It’s not easy to acknowledge our limitations when it comes to juggling motherhood with a career, but that’s what we must do if we’re to keep whats child rearing sanity, writes Michelle Stacpoole. The reaction to a recent article in The Telegraph titled “Can a working mother be as good at her job after maternity leave? UK journalist Antonia Hoyle seems to have enraged working mums, feminists, career women and some men the world over. Many who believe they pick up the slack of working mums saw it as just another mummy whinge.
To others, it was like waving a red flag at a bull. For goodness sake people, get over yourselves and be honest. Working mothers cannot perform anywhere near their previous best and they are foolish and gullible if they think they can. Hoyle writes openly about the double-guilt cycle that faces working mothers today, feeling bad because they work, and bad employees because they have a family. Hoyle admits that she is not as good a journalist as she was pre-children and that her ability lags behind her ambition.
She backs up her candid personal experiences with research studies and psychologists findings about the pressure facing today’s working mothers. I grew up believing I could have it all. The women of Gen X were the modern equivalent of the Celtic Warrior Princess Boudicca, fearlessly leading our troops with one hand whilst suckling a child at our breast with the other. We strove to be successful, influential and ball busting, spurred on in part by our ambition to supersede the homely and inward approach of our mother’s era. As Hoyle points out, “I, like other working mothers of my generation was set up to fail. The idea that we could ‘have it all’ was a misleading fallacy.
Fallacy or not, there are not many of us that are on top of our game. Trying to get out the door with small children can be like running the New York marathon hobbled to a goat. By the time we get to work, we are dishevelled, fatigued and emotionally unavailable. When we’ve already given 90 per cent of our time and energy at home, there is not much left in the tank for our “real” job. Reality is, if we want it all, we’ve got to get straight back into it. There is always going to be a twenty-something with perky boobs and her own hashtag whose childless status makes her a much more viable employment option. Legally, we can’t be discriminated against, but let’s face it, who’s more employable?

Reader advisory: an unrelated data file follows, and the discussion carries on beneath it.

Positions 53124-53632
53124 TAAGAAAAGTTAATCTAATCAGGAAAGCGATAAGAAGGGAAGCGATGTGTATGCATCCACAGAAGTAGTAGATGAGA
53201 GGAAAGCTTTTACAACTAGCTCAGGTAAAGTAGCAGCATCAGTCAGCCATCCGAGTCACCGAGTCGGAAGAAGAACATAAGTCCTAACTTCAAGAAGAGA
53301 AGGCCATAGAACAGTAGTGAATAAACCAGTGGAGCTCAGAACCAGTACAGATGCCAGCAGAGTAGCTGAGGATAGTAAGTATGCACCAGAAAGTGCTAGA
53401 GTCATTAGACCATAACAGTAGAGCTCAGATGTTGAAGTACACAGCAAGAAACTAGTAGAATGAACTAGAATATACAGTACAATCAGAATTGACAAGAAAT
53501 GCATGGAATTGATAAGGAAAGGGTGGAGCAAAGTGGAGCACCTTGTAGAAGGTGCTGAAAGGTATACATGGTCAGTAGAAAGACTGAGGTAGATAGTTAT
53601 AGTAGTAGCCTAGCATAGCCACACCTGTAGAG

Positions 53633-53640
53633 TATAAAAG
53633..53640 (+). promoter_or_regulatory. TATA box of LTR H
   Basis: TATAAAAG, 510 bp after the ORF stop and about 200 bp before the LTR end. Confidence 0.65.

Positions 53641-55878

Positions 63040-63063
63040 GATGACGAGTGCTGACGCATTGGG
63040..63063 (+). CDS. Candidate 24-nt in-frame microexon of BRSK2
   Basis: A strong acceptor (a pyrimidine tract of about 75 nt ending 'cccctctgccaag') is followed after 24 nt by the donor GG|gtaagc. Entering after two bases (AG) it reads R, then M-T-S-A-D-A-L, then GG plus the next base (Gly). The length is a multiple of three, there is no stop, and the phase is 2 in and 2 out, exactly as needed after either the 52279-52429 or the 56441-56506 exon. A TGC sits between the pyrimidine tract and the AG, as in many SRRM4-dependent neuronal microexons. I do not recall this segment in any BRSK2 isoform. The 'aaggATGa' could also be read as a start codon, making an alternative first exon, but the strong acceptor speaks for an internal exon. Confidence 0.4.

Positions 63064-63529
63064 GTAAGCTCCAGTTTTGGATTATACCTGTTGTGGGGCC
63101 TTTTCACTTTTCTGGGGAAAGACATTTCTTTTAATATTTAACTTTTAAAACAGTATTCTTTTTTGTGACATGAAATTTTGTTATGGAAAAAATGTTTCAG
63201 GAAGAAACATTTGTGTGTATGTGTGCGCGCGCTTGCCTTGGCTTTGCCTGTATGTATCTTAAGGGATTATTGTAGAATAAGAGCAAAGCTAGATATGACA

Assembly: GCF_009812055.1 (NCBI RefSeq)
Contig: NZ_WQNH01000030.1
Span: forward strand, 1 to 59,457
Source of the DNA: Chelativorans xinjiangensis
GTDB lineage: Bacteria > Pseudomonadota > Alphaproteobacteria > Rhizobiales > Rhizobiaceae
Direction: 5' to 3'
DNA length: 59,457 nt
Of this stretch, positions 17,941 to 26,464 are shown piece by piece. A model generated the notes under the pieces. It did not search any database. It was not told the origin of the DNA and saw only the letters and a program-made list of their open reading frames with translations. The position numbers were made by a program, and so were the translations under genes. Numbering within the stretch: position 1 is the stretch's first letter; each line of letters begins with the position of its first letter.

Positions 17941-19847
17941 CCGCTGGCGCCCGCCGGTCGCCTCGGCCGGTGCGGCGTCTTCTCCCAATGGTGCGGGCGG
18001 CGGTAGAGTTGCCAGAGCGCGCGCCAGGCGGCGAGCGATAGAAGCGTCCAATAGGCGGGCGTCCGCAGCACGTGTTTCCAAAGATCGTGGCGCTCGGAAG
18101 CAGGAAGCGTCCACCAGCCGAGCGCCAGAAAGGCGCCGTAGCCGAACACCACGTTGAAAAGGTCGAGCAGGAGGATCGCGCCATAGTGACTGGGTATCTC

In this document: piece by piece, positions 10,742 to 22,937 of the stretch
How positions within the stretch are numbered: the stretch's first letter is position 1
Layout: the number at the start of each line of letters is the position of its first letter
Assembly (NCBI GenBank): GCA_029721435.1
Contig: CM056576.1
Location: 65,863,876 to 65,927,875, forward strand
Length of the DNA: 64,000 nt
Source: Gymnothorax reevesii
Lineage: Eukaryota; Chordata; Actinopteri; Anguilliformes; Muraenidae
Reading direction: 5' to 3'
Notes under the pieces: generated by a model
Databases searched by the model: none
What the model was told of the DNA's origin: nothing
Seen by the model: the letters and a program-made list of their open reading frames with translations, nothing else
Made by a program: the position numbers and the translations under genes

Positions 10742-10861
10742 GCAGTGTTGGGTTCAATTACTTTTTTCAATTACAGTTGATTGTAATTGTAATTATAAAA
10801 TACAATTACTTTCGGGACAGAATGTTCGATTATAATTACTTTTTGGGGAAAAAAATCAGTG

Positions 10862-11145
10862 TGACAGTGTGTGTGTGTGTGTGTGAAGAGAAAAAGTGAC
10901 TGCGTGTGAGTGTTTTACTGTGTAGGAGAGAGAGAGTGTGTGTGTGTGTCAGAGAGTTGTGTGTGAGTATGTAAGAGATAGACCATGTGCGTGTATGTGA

The expectations we put on motherhood when our offspring are barely eggs in utero sets us up for failure. If we believe the literature we read when we’re expecting, at the end of the labour experience we will have an all encompassing episode of maternal outpouring that will fill the room with rainbows and butterflies. Instead we are sore, stitched and have an overwhelming desire to sleep. The bonding comes, of course, but because it may not be instantaneous we feel like we have failed. Hoyle talks of “sobbing tears of self loathing”, not only for what she perceives as being a negligent mother, but for also failing at her career. On one hand there are childhood milestones we will miss.
On the other, career progression and work commitments we won’t be able to meet. This can foster a sense of resentment, pushing an already fragile balance to breaking point. There are some days when we have pushed ourselves too far, and dealing with the end-of-day routine is less favourable to stabbing ourselves in the eye with a fork. On occasion when we have picked up tired, hungry kids, we may get drive thru. In that moment, we’ve contributed to the childhood obesity epidemic. And because we were too exhausted to deal with the tantrum-throwing we relented and got the dessert option as well.
Now we potentially have fat kids with behavioural issues. Of course, we could always take inspiration from the plethora of stay-at-home mum sites who offer the latest advice on how to cook gourmet meals from scratch whilst cleaning out your dishwasher – and then Pinterest it – but that takes a moderate level of organisation. Most days I struggle to coordinate my pants suits. There comes a point in time when we have to suck it up, pull up our big girl pants and admit defeat. In an environment when our desire to have it all mirrors our need to be in control, acknowledging our shortcomings is confronting and unnerving.